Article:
Interview Questions for Business Analysts and Systems Analysts

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How would you build a Business Process Model?

Posted by Chris Adams

Article Rating // 31825 Views // 0 Additional Answers & Comments

Categories: Business Analysis, Systems Analysis, Business Process Modeling Notation (BPMN), Elicitation (BABOK KA), Enterprise Analysis (BABOK KA)



Building a Business Process Model is a complex task that requires a number of successful steps to complete.

1) Determine scope

First, you need to figure out the actual scope of the work you are doing. Since business processes often interact with other processes in a complex fashion, it’s important to draw a line between the process that is in scope and the associated processes that are out of scope.  

Another important item to determine is whether you are documenting the process that exists (“current state,”) documenting an anticipated future change to the process (“target state,”) or both.  You may also be building an entirely new process from scratch.

2) Gather background information

The first step is to fully understand the process that you will be documenting as a Business Process Model. You may read available documentation and Standard Operating Procedures. You may also speak to people who are involved with the process on a day-to-day basis. The goal is to gain a high level understanding of what the process is about.

3) Conduct interviews

Now that you have a high level understanding of the process, it’s time to dig into the details. This often requires interviews with the subject matter experts most familiar with the new or existing process you will be modeling. As you facilitate these interviews you must be able to aggressively question every step of the process. Make sure you fully understand every decision point, activity, manual or automated step, data source, message, and event.

As you do this you must define the “happy path” of the process, which is the default path when there are no exceptions, problems, or conditions. This “happy path” must be clearly expressed in your model. Once you fully understand the “happy path” you can delve into the necessary exceptions.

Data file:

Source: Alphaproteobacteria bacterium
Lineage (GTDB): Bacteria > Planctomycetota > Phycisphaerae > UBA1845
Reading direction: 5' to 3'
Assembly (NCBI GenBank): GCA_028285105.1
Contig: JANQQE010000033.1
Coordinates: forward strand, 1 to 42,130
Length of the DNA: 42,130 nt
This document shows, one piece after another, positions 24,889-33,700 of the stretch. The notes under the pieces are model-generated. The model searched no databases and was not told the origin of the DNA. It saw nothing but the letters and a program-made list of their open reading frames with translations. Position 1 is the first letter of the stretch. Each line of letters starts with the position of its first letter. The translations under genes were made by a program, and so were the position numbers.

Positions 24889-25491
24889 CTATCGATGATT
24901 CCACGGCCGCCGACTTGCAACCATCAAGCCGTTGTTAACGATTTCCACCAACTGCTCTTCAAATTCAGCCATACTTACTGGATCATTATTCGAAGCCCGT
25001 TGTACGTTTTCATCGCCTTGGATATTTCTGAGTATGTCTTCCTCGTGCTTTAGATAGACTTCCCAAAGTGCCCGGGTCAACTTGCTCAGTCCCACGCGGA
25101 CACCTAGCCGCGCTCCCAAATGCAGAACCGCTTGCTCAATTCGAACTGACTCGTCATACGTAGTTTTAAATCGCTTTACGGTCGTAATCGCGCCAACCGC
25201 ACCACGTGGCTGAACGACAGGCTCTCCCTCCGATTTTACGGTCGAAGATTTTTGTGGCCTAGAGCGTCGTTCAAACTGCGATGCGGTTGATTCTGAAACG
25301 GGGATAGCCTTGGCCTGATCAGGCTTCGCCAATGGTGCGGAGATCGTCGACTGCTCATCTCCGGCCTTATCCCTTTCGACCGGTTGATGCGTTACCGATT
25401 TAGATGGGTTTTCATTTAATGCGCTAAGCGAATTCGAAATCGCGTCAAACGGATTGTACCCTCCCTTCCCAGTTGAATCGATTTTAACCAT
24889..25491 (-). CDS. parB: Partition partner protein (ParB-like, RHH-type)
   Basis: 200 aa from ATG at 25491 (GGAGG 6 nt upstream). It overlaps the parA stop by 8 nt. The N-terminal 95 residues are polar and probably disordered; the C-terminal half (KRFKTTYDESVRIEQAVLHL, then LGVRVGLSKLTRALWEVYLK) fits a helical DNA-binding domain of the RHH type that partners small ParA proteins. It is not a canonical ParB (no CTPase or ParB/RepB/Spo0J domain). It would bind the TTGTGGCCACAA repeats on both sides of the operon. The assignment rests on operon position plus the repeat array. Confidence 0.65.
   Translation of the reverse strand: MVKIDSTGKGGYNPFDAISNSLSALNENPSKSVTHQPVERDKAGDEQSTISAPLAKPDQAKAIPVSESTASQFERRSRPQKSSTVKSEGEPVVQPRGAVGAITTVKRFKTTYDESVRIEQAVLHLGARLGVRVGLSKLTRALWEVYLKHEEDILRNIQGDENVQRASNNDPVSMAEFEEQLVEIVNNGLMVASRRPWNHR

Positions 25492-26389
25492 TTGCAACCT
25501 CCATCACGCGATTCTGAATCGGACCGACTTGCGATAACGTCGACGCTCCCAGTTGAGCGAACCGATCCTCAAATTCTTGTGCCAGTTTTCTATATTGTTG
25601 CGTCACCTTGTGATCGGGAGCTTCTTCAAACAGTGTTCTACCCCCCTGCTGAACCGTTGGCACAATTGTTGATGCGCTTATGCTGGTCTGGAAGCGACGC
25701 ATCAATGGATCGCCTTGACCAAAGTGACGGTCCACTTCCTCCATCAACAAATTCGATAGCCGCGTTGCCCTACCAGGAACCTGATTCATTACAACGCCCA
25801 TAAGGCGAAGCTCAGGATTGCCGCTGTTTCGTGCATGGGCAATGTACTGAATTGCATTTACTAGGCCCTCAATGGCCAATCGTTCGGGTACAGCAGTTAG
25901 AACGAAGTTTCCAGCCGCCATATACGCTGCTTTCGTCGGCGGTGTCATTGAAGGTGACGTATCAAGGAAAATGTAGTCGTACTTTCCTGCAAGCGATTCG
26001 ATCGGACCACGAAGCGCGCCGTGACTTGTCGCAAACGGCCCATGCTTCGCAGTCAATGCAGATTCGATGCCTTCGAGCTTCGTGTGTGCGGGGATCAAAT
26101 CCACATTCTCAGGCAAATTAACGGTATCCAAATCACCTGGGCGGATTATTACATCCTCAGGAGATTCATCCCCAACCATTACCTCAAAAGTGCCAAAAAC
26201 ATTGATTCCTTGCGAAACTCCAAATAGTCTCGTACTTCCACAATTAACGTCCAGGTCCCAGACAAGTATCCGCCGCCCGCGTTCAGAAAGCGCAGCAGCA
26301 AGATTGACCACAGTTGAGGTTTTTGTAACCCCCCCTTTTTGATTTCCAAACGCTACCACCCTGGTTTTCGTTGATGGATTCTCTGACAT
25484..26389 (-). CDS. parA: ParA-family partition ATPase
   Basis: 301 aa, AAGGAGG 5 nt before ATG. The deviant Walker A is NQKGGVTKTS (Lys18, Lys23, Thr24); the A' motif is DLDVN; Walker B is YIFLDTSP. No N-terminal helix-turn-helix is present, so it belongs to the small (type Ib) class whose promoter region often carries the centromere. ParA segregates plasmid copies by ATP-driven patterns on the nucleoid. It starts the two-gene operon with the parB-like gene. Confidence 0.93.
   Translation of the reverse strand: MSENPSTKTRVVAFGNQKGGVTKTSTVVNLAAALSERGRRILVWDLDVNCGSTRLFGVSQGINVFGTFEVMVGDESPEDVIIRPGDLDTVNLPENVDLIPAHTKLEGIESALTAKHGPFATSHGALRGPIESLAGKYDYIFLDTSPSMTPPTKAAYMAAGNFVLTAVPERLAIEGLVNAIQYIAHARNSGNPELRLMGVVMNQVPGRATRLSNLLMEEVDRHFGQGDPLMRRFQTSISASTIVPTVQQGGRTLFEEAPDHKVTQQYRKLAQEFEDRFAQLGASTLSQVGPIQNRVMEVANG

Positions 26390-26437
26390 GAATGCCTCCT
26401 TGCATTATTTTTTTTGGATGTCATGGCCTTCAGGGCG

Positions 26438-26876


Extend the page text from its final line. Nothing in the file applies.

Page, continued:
4) Begin Modeling

At this point you can start your Business Process Model. Ideally you should use Business Process Modeling Notation (BPMN) 2.0, which is the current standard.

How you model depends on your organization’s capabilities. Many places use Visio, which is perfectly adequate. If Visio is not available, then a tool such as PowerPoint can be used although this makes modeling more difficult as it is not a dedicated platform for that purpose. A step up from Visio would be a dedicated Business Process Management suite, which has features such as a model repository and in some cases the ability to generate software code automatically.

5) Validate and iterate

Once you have built your initial model, it is time to validate and iterate it. Go back to your original stakeholders and subject matter experts that you interviewed. Walk them through every step of the process model. They are likely to find errors, and that is normal. Take their feedback and improve the model in response. Then go back to them again, and repeat this until the model is perfect. You then get your business sponsor to sign off on the model.

Your model is done until the time comes to expand or modify it.


Joe Barrios, Career Coach
Your Business Analyst career, from resume to job offer



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Do your homework prior to the business analysis interview!

Having an idea of the type of questions you might be asked during a business analyst interview will not only give you confidence but it will also help you to formulate your thoughts and to be better prepared to answer the interview questions you might get during the interview for a business analyst position.  Of course, just memorizing a list of business analyst interview questions will not make you a great business analyst but it might just help you get that next job.



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